US6959800Jan 17, 2001Nov 1, 2005Cummins-Allison Corp.Method for document processing
US7248731Mar 18, 2003Jul 24, 2007Cummins-Allison Corp.Method and apparatus for currency discrimination
US7536046May 8, 2003May 19, 2009Cummins-Allison Corp.Method and apparatus for currency discrimination and counting
US7590274Apr 13, 2006Sep 15, 2009Cummins-Allison Corp.Method and apparatus for currency discrimination
US7672499Jun 6, 2002Mar 2, 2010Cummins-Allison Corp.Method and apparatus for currency discrimination and counting
US7817842Feb 14, 2005Oct 19, 2010Cummins-Allison Corp.Method and apparatus for discriminating and counting documents
EP0511434A1 *Dec 7, 1991Nov 4, 1992Mars IncorporatedDevice for measuring a low-flux magnetic field
EP0586310A2 *Aug 10, 1993Mar 9, 1994Eastman Kodak CompanyRotating source for generating a magnetic field for use with a currency detector
WO1991010902A1 *Dec 24, 1990Jul 11, 1991Brandt IncMagnetic document validator
Classifications
U.S. Classification324/234, 209/567, 324/228, 235/449
International ClassificationG07D7/04, G01V15/00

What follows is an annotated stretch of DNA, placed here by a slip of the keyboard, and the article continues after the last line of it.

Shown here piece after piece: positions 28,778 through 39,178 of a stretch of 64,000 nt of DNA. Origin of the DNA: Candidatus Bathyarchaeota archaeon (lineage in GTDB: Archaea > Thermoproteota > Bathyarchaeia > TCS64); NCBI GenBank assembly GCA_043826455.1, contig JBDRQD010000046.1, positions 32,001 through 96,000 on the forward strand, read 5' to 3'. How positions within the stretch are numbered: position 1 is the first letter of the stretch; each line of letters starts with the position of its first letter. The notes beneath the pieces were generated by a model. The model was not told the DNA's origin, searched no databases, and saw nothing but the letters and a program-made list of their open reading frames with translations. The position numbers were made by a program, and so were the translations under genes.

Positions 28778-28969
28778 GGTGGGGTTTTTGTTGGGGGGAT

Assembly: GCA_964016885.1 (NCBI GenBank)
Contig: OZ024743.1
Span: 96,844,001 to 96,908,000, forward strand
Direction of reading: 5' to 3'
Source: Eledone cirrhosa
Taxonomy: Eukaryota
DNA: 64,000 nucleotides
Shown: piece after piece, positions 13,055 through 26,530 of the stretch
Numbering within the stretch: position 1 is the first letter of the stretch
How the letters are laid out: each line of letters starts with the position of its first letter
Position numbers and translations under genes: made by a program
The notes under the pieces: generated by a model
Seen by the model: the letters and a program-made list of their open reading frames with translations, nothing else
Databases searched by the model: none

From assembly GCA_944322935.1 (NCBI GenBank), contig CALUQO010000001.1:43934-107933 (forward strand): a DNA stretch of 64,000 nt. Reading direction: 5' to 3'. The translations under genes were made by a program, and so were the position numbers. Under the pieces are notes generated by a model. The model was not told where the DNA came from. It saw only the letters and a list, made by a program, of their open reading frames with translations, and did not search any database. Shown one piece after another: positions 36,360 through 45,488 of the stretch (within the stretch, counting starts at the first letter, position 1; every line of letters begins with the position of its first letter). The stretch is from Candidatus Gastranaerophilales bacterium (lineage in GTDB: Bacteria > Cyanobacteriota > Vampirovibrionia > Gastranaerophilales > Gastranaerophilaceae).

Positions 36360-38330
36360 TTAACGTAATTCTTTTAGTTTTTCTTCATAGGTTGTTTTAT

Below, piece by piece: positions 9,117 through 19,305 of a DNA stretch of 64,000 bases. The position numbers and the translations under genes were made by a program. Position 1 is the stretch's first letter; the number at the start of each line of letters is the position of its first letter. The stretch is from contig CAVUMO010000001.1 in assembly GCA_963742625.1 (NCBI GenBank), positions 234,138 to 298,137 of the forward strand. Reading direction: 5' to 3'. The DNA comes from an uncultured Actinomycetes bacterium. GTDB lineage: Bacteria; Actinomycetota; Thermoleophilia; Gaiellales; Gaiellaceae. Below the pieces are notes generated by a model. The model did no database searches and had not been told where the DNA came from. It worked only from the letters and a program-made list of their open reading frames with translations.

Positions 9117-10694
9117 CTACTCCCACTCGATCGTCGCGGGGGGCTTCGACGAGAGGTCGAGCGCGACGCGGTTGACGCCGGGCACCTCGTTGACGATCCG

Cooperative ClassificationG01V15/00, G07D7/04
European ClassificationG01V15/00, G07D7/04
Legal Events
DateCodeEventDescription
Feb 7, 2000FPAYFee payment
Year of fee payment: 12
Dec 22, 1998ASAssignment
Owner name: DE LA RUE SYSTEMS AMERICAS CORP., IOWA
Free format text: ASSIGNMENT OF ASSIGNORS INTEREST;ASSIGNOR:BRANDT, INC.;REEL/FRAME:009648/0474
Effective date: 19980330
Feb 12, 1996FPAYFee payment
Year of fee payment: 8
Oct 22, 1993ASAssignment
Owner name: SANWA BUSINESS CREDIT CORPORATION, ILLINOIS
Free format text: SECURITY INTEREST;ASSIGNOR:BRANDT, INC.;REEL/FRAME:006740/0056
Effective date: 19931020
Jan 13, 1992FPAYFee payment
Year of fee payment: 4
Sep 12, 1986ASAssignment
Owner name: BRANDT, INCORPORATED, 1750 WOODHAVEN DRIVE, BENSAL
Free format text: ASSIGNMENT OF ASSIGNORS INTEREST.;ASSIGNOR:BRYCE, DAVID R.;REEL/FRAME:004599/0685
Effective date: 19860827
Free format text: ASSIGNMENT OF ASSIGNORS INTEREST;ASSIGNOR:BRYCE, DAVID R.;REEL/FRAME:004599/0685
Owner name: BRANDT, INCORPORATED, A CORP OF WI.,PENNSYLVANIA